Government report also shows SOE assets, revenue, State budget contributions, and profits on the rise.
The total debts of State-owned enterprises (SOEs) at the end of 2013 reached more than $71.4 billion, of which $491 million is considered bad debt, a recent government report states.
Of the 796 SOEs where the State holds 100 per cent of charter capital are 100 State-owned corporations and eight State economic groups. As at the end of 2013 the total assets of these SOEs stood at $136.6 billion, an increase of 12 per cent compared to 2012. Their contributions to the State budget amounted to $13.1 billion, up 23 per cent, total revenue saw an increase of 1 per cent, to $81 billion, while pre-tax profit rose to $8.6 billion, a 15 per cent increase.
Loans from commercial banks and credit institutions to SOEs stood at $23.2 billion, up 12.3 per cent against 2012. Debts owed to foreign creditors totaled $15.5 billion, of which short-term loans were $1.7 billion and long-term loans $13.8 billion. These SOEs also borrowed $5.9 billion from the government's ODA funds.
Meanwhile, the eight State economic groups hold $125.7 billion in total assets, an increase of 10.8 per cent over 2012. Their revenue increased 8 per cent, to $47 billion, while their pre-tax profit also increased 14 per cent to reach $6.5 billion. However, their debts totaled $14.2 billion, accounting for 11.3 per cent of total assets, while bad debts increase 15.8 per cent. PetroVietnam topped the list of debtors, with $136 million in bad debts, followed by Vinacomin with $42.3 million and Airports Corporation of Vietnam with $32.3 million.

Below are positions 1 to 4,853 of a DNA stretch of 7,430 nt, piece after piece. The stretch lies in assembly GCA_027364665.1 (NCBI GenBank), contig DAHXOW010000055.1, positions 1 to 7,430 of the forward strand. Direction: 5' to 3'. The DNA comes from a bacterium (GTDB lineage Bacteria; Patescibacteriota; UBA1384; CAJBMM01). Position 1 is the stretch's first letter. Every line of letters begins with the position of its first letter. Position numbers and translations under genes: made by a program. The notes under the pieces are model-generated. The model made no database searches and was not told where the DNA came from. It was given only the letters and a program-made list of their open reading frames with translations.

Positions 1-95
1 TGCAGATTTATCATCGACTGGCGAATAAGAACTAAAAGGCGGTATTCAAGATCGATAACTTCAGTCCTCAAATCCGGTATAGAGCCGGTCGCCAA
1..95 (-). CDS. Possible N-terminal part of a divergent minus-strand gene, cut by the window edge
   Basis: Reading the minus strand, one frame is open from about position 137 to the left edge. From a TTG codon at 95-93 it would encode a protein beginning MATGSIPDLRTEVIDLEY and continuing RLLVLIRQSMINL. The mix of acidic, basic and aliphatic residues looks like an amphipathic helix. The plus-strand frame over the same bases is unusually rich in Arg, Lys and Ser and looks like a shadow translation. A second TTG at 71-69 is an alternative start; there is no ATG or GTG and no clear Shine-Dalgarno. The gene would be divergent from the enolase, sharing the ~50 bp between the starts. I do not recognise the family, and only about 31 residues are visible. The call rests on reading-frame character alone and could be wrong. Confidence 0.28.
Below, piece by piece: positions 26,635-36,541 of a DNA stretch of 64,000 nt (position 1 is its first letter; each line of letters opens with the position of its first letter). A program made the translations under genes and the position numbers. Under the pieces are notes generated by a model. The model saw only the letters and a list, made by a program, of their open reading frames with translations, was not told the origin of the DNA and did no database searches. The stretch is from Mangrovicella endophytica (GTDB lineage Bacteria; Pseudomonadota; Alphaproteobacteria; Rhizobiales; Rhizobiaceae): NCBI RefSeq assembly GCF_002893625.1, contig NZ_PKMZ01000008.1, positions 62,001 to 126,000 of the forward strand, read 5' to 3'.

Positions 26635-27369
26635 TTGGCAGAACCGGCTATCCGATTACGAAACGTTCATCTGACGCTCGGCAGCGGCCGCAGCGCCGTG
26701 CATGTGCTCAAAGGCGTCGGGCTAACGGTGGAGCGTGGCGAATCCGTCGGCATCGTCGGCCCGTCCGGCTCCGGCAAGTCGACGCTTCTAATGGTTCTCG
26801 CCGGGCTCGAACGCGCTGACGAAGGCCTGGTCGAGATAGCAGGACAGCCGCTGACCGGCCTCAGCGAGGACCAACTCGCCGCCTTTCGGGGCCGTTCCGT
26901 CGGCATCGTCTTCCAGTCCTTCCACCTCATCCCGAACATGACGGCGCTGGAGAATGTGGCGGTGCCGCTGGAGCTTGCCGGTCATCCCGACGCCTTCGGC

As at September 2014, SOEs had divested nearly $108 million from non-core sectors; 3.7 times higher than in 2013 but accounting for only 10.2 per cent of the total proposed divestment of $1 billion by 2015. $4.3 million was pulled out of the securities sector, $96 billion from the banking sector, $4.9 billion from the insurance sector, and $3.6 million from investment funds.